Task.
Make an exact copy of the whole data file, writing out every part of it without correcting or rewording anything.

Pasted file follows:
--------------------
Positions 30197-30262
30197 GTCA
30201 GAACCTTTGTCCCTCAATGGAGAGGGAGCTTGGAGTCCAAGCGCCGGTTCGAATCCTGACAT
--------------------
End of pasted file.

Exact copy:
Positions 30197-30262
30197 GTCA
30201 GAACCTTTGTCCCTCAATGGAGAGGGAGCTTGGAGTCCAAGCGCCGGTTCGAATCCTGACAT